Future scenarios: how to be ahead of the curve in times of change

Future scenarios: how to be ahead of the curve in times of change

Uncertainty is the only certainty…When we think about the future.

The latest news of IPCC-The Intergovernmental Panel on Climate Change (February 2024) announcing that we have reached the dreaded temperature of 1.5C reminded me of the future we want to provide for our children. 

Now more than ever it is important that students and future leaders learn to use the information we have wisely and create foresight intelligence to navigate challenges. 

H-FARM College is a pioneer, teaching students skills like future scenarios to empower them in their career and their life. 

For those of you who met me, they probably remember my dream, teaching children and future generations to explore the future and build future scenarios and foresight. Teach as many people as possible the skills of the future: imagination, creativity, focus and emotional intelligence, together with making sense of large amounts of information with multiple perspectives and point of views; only then we become explorers of the future, innovative in our thinking and ahead of the curve. The employability of our students depends on how much they master a palette of lateral skills that are also necessary to navigate the future. For this reason and more we decided to develop the foresight capability further at H-FARM College. 

However, despite the fact that human minds tend to swipe under the carpet what is scary and overwhelming, avoiding thinking logically and systematically about the future is not an option in this time and age.

In fact, the opposite is true: We need to strategically anticipate what is going to come to be ahead of the curve and be able to ‘act’ rather than ‘react’ to events.

The past 12 months showed a record 1.52 degrees Celsius, according to the European Union’s Copernicus Climate Change Service. El Niño current combined with the human-induced generated heat wave are linked to the extreme weather events globally. We don’t want to surpass the tipping point for our planet.

For the future generations and the survival of planet Earth, becoming short-termist is not an option.

According to Amy Webb (2024) deep dive article for the World Economic Forum Annual Meeting and Harvard Business Review, companies, governments  and institutions in general need foresight and future scenarios to survive and thrive coupling short-, mid- and long-term views. It is not enough to create and execute the right strategy, foresight to navigate change needs to develop hand in hand with the strategies.

In the 80’s and 90’s foresight and strategy worked hand-in-hand, they were sort of the same discipline, looking at the horizon to navigate an ever changing environment, like the bedouins traveling in the desert dunes continuously moving with the wind.

Joining the force of data-backed quantitative models with compelling narratives to include perceptions, biases, change and uncertainty in the picture, was a must to provide a defensible long-term point of view, align priorities, engage leaders in a negotiated agreement and create a common language in building scenarios for the future.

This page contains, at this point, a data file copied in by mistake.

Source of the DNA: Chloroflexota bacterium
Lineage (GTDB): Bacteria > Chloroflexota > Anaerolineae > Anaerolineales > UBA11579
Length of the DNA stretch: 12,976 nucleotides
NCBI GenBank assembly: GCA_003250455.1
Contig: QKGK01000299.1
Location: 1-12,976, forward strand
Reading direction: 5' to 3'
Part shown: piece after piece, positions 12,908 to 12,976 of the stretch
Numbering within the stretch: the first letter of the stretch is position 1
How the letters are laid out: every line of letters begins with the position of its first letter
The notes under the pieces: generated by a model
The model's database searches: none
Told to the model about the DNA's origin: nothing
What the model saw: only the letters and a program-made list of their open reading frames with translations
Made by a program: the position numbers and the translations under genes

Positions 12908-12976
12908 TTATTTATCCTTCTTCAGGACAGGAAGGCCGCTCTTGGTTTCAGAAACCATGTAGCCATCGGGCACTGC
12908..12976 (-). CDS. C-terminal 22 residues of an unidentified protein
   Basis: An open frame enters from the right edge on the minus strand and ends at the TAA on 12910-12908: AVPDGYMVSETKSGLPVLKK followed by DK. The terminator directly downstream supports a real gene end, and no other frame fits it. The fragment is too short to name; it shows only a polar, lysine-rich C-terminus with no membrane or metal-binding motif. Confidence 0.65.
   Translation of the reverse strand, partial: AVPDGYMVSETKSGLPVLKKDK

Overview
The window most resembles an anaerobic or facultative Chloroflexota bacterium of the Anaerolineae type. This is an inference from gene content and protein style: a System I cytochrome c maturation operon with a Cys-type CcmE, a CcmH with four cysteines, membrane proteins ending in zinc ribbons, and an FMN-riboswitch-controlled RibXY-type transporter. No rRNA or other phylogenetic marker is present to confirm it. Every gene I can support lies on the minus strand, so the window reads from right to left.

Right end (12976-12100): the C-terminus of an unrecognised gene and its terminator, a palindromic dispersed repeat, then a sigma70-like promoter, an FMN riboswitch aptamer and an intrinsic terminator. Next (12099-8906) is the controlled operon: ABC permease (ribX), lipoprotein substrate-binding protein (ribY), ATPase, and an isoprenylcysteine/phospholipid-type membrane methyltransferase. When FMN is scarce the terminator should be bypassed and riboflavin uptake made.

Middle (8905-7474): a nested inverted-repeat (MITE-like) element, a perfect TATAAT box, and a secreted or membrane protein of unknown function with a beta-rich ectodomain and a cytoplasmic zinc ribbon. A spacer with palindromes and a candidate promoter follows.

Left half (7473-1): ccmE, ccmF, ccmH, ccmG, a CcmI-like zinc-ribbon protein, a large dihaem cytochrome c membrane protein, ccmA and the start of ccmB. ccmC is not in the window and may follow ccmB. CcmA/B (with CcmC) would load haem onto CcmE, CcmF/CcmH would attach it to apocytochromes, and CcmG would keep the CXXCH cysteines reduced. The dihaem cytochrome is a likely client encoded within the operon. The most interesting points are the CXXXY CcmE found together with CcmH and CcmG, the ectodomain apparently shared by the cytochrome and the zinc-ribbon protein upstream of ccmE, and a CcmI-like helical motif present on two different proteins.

But the future scenarios were not only used to create foresight but mainly to calibrate near-term strategies with a wider more resilient perspective.

One can only ask: why are we not doing it more? Or always? Why are we not maintaining this potent duo together?

Strategies have a blind spot, they focus only on possible causes of action, forgetting socio-economic change and other contextual changes;  foresight has a weak point, it is qualitative in nature and needs strategy to execute. We all know that working with only one point of view weakens resilience and creates possible flawed assumptions about the future context.

At H-FARM College we teach exactly this, exploring future scenarios to understand the ramification of today’s events in a rigorous, almost scientific way to develop more forward-looking and resourceful people.

The first cohort of students attending the “Foresight and Future Scenarios Analysis” course during their second year of university at H-FARM College learned how to master exploration, developing a multitude of future scenarios. 

Consider how changes in climate have halted economies, how quickly an epidemic may threaten human survival and how perception of crises on the stock market may lead to a downfall. Is that worth understanding a bit more about future scenarios for our business success, our societies and our future?

The students at H-FARM College developed incredibly insightful scenarios, for example on the future of polarization, or the future of life extension, and so on.  They pushed themselves beyond the immediate and activated synapsis in their brains they probably forgot, or maybe experienced neural plasticity and formed new synapses, new futures, new opportunities for them and the world.

The opportunity these students have at H-FARM College is comparable to none. 

The art and science of foresight and future scenarios is one that needs to be acquired early in life, that needs practice not theory and our students and H-FARM are in prime position for this.

While we, as H-FARM College, are investing as much as possible on this important study field, at the same time we really hope that more and more higher education institutions across the world are doing the same because I believe our society needs graduates who master foresight and future scenario building. 

If you haven’t done it yet, reach out to H-FARM College and spark a conversation about these issues. 

Maddalena Campioni, Professor of Practice

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